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A fifth generation journalist looks at the past

Marissa Lute, Editor

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The Merriam-Webster Dictionary definition of the word ‘journalism’ is “the activity or job of collecting, writing, and editing news stories for newspapers, magazines, television, or radio.” But have you ever wondered what the definition was ten years ago? What about 20 or 50 years ago? Today’s technology has lead us to believe that newspapers are no longer necessary. Instead of having the weekly newspaper delivered to your front door or picking it up at the local convenience store, now people are able to pay for an “e-subscription” so their copy is in the palm of their hands at any second of any day.

Duane Weber may not have known the specifics of the changes, but in 1996 he knew something was about to happen. When someone came along and offered to buy two of his three newspapers, it was a “done deal” as long as they bought all three. This is when he and his wife, Mary Jane Weber, walked away from journalism.

Osmond’s hometown weekly newspaper, The Osmond Republican, was purchased by M.T. “Matt” Liewer in 1929. In 1941, his son, Gene Liewer, moved the newspaper office to 312 N. State Street in Osmond, NE. Keeping it in the family, Gene’s daughter and son-in-law, Mary Jane and Duane Weber, bought the Osmond Republican in 1974, where the building remained its home until late February of this year. During their ownership, all three newspapers: The Osmond Republican, The Laurel Advocate, and The Randolph Times, were printed out of The Osmond Republican building.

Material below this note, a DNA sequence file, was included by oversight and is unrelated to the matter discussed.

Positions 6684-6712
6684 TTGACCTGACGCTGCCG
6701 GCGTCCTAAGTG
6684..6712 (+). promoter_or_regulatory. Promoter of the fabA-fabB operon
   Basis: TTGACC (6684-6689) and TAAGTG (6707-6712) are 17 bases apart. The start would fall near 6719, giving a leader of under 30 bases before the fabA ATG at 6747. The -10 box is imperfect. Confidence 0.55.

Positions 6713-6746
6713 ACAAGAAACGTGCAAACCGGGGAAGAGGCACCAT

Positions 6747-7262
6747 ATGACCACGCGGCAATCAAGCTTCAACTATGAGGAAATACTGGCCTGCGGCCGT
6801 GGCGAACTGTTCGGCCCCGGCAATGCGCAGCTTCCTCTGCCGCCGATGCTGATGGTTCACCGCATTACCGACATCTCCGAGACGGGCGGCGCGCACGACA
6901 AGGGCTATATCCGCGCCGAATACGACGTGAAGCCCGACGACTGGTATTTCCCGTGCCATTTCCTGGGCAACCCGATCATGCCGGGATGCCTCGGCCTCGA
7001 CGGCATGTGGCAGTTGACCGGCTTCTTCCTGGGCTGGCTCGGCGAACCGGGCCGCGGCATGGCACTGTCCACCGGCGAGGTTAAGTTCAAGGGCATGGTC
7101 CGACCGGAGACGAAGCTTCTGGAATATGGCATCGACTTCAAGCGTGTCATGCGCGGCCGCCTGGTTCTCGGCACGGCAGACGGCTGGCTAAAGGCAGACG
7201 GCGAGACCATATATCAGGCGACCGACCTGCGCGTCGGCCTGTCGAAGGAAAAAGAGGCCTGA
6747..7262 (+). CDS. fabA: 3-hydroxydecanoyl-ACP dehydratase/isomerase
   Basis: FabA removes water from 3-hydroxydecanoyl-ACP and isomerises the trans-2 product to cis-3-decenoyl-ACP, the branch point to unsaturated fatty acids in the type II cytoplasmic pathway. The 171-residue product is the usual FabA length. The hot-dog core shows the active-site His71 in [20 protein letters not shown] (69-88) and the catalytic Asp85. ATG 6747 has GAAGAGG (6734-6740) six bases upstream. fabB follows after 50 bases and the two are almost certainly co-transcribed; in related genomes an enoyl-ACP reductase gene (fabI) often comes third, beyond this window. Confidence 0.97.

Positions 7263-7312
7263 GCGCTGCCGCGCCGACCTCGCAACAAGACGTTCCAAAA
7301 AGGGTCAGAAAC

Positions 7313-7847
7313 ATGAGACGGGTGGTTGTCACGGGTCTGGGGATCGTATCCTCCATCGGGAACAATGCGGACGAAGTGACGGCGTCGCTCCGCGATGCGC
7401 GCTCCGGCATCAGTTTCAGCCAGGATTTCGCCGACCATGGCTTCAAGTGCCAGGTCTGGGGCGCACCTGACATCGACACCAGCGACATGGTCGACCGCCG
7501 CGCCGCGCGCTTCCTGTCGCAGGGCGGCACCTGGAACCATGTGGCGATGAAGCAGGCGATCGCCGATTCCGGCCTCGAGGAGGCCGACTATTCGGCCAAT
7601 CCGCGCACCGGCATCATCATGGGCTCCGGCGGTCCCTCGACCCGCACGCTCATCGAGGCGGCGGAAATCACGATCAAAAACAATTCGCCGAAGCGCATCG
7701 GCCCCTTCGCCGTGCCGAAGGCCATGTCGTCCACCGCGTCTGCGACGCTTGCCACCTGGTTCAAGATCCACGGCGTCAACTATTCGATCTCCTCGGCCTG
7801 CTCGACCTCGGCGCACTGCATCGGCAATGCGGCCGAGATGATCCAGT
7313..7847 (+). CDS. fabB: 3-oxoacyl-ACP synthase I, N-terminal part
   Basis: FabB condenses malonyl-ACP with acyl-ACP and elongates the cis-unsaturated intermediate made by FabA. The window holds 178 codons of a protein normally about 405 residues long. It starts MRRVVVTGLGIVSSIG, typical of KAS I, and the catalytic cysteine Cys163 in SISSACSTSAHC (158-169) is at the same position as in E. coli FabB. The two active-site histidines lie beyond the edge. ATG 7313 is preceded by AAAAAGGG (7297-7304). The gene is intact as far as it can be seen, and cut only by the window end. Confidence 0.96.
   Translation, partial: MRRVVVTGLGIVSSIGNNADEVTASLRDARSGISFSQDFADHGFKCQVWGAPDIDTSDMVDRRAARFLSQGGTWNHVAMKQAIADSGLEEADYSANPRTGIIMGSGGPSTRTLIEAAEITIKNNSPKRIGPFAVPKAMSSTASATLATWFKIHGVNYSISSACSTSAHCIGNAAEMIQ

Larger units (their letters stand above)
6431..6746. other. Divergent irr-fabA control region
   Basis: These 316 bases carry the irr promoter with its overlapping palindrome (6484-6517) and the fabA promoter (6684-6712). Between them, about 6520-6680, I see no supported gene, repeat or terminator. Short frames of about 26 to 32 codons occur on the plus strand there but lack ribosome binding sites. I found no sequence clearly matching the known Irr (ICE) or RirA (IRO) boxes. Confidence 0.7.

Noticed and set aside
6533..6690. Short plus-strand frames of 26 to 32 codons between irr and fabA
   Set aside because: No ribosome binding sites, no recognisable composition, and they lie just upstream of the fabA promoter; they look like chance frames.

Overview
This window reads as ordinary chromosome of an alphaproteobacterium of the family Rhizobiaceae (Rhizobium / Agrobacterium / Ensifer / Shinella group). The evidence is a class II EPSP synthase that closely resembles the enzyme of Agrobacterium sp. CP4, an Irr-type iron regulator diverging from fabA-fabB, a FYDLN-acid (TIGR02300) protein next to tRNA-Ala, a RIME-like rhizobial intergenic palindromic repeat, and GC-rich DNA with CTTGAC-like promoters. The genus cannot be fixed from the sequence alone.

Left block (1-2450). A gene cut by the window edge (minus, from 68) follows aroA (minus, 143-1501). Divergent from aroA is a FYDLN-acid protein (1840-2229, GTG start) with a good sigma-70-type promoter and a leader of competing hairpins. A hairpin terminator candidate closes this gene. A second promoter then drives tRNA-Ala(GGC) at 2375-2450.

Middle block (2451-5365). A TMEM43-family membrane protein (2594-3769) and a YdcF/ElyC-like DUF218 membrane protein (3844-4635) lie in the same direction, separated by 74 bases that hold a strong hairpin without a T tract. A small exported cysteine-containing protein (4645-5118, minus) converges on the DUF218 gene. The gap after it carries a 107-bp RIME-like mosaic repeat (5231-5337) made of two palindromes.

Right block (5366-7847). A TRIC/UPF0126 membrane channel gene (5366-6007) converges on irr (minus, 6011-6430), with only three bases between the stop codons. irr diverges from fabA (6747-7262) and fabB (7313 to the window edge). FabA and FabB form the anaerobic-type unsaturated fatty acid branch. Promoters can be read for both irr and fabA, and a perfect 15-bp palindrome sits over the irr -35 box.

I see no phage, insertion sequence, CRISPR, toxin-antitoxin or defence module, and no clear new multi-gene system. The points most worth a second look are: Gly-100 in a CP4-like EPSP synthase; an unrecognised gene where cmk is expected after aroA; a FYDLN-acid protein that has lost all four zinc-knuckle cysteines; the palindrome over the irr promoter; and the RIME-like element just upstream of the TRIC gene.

The news of The Osmond Republican’s relocation down the street, indicated that it would have its final publication out of the building my family owned and operated for nearly seventy years. Before the big move, my mother, Tanya Lute and I decided to go and say one last “good-bye” for our family. As I approached the building, I remembered an old photograph of my great grandfather, Gene Liewer, standing in front of it. To me, this picture of him is the definition of “journalist”, but I can only imagine what it was like to be journalist in 1940’s and 50’s.

greatgrandpa

Gene Liewer in front of The Osmond Republican building in the 1960’s.

As we entered the building, it was like stepping back in time. Most of us have heard the expression “if these walls could talk”, but it was here, where I found its true definition. From the different signs around the office that my great grandfather printed, the light table that my grandfather built, to the “Keys” sign on the wall that my uncle made out of clay when he was young, everything had a seventy-five-year story to tell. Just imagine all of the stories and history that went through the dark room, printing presses, paper cutter and perforator.

IMG_3133 (600x800)

Earlier this week, I was given the opportunity to sit down and interview my grandpa, Duane Weber, while he was back from South Carolina. His stories and explanations of what journalism used to be, made me appreciate the printer’s ink that runs through my veins. I am proud to be a fifth generation journalist.

 

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2 Comments

2 Responses to “A fifth generation journalist looks at the past”

  1. Jennifer Conway on March 21st, 2016 10:58 pm

    Hi,

    Our team was on your site today and we’re very interested in pursuing an advertising partnership with you.

    Are you free for a phone call sometime this week?

    Best,

    Jennifer Conway

    [Reply]

  2. Dave Liewer on March 14th, 2017 2:05 pm

    Thanks so much for sending this article. I only wish my Uncle Karl could see this also. I just read your story about meeting J. Paul Macintosh of Norfolk. Didn’t realize you were a recipient of one of the scholarships he made possible. Keep up your writing. Fr. Dave Liewer

    [Reply]

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A fifth generation journalist looks at the past